The EU teams’s knowledge of the complexities already faced by Theresa May with the devolved nations already weakens the UK’s united front and bargaining leverage: evidence of delay and dissent before negotiations have even commenced would seriously damage it. Equally, it potentially strengthens Nicola’s hand if she genuinely hopes to secure her objectives while remaining in both EU and UK.

Now it can be argued that MEPs of all the nations of UK have intimate knowledge and experience of the infinitely more complex negotiations conducted almost daily by the European Parliament in committees and sub-committees, requiring agreement among 28 member states. Scottish MEPs can make a useful contribution to this. But the Brexit withdrawal has no precedent for either the EU or the UK - there is no single expert European Commission and no single set of rules governing the Brexit team dilemmas.

There is no way the British style of muddle though, expedient pragmatism will easily find a way  through this minefield.  But we must entertain the hope that it can – the alternatives are brutally simple and high risk.


I covered briefly in my last blog how negotiating objectives are prioritised and classified. Let’s look at what might be Nicola’s objectives if she is allowed any role in the development of the Brexit negotiating strategy by David Davis, and how he - and she - might pursue them across the negotiating table with the EU negotiating team.

Nicola has two main strategic options -

1. Present Scotland remaining in EU as a full member nation (but not a state) under a  Brexited UK state as a deal breaker, single element option – i.e. both entry and exit point – with the only flexibility being on the legal formula, mechanics and timing of creating confirming that amended status

2. Present Scotland remaining in EU as a full member nation (but not a state) under a  Brexited UK as her opening objective – her entry point  – but signal maximum flexibility on considering alternative proposals from the EU team on how Scotland’s individual key interests could be protected.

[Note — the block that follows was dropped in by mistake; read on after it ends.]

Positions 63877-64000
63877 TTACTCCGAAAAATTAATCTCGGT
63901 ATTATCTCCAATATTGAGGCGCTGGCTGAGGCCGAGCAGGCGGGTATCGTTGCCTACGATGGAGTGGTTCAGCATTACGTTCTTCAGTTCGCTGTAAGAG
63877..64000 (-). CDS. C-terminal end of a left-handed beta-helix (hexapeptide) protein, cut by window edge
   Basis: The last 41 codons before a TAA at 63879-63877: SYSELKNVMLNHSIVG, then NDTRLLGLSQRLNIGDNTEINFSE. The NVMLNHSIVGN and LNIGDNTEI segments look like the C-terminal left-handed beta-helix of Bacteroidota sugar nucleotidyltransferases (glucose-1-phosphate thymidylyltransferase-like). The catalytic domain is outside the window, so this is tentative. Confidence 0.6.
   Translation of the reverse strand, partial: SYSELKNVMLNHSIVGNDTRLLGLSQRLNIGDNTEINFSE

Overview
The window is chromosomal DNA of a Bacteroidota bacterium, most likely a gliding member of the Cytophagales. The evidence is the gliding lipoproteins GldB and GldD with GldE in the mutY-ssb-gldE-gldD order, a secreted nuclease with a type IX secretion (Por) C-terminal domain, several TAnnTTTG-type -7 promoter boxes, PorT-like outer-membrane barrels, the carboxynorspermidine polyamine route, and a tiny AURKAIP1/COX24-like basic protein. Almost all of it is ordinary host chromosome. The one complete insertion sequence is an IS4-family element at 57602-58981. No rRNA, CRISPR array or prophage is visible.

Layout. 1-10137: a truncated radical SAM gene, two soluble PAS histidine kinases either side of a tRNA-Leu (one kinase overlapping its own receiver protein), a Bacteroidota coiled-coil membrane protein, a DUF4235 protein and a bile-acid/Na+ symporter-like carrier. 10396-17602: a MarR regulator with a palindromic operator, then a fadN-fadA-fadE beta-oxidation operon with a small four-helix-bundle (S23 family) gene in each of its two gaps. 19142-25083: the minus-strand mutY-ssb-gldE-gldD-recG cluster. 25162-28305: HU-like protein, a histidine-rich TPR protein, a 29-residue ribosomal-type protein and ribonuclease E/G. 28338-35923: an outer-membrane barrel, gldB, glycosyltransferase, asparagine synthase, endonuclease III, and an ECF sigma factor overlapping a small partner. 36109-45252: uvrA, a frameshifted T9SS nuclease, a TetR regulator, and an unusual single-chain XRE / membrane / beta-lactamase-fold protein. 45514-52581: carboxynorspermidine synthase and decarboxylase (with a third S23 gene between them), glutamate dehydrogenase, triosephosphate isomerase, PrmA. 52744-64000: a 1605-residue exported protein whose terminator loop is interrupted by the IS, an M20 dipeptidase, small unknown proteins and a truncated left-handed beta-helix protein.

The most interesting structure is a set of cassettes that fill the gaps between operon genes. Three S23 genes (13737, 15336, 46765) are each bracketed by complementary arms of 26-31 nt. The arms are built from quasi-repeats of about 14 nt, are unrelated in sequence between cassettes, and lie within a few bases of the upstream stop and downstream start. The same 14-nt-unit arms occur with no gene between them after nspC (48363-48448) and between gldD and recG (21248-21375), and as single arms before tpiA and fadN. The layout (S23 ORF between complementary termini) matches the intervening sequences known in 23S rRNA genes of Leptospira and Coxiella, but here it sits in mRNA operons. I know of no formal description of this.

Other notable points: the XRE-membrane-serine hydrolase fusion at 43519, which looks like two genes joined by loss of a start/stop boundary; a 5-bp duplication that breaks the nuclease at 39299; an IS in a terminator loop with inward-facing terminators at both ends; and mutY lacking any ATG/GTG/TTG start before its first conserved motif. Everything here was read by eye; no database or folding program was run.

Nicola is compelled by the relative power balance between devolved Scotland and sovereign UK to engage in  pre-negotiation or consultation with Theresa May and David Davis to permit either option to go forward under UK control of the Brexit negotiation.

Her only real leverage on either option is the threat of a second independence referendum – #indyref2.

(By the time this blog appears, discussions and meetings which must have included such elements, implicitly or explicitly, have already taken place – they may even already have concluded and a decision been reached!)

Theresa May is highly likely to totally reject the first option – everything in her character and actions since becoming PM and everything in the character of the Cabinet she has appointed and her Brexit Minister, David Davis, and everything in the strategic implication of accepting such a posture by the First Minister of Scotland at such a time indicates the likelihood of outright rejection. But in politics, especially in such uncharted political waters, any course of action is possible …

The second option contains the possibility of acceptance if – and it’s a big if – the UK Government has the quality of negotiating advice it needs. Politicians rely on diplomacy, and see and down-value negotiation as a subset – a sub-skill – of what they conceive of as the art of diplomacy, especially the much-vaunted Great British variety. (How else to explain the bizarre appointment of Boris Johnson as Foreign Secretary?)

The reason the second option might be acceptable - providing Theresa May can marginalise and near-nullify Nicola’s actual involvement in the mind-bendingly complex two year Brexit negotiations – is because Nicola’s influence can be bled away over time, in sub-committees and by dangling alluring minor concessions on elements of Scotland priorities, and in the process, bleed away any enthusiasm or energy in a new YES campaign. There would also be the hope that political and economic factors might shift the political balance towards rejection of independence.


I had hoped to be completely objective in my negotiating analysis, but of course I can’t be. There’s an old Chinese(?) proverb that the fish is the last to know water, that is to say that we can never perceive accurately or be totally objective about something we are totally immersed in. That’s why politics is never objective, the civil service is never objective, the Treasury is never objective, the Law is never objective - it’s why the social sciences are never objective in the way the physical sciences can be. It’s because we are part of what we study – we study ourselves.(Original source of this last para - ideas in 2015 book Money by Felix Martin - Bodley Head)

As Rabbie said Oh wad some po’oer the giftie gie us – to see oursels as ithers see us …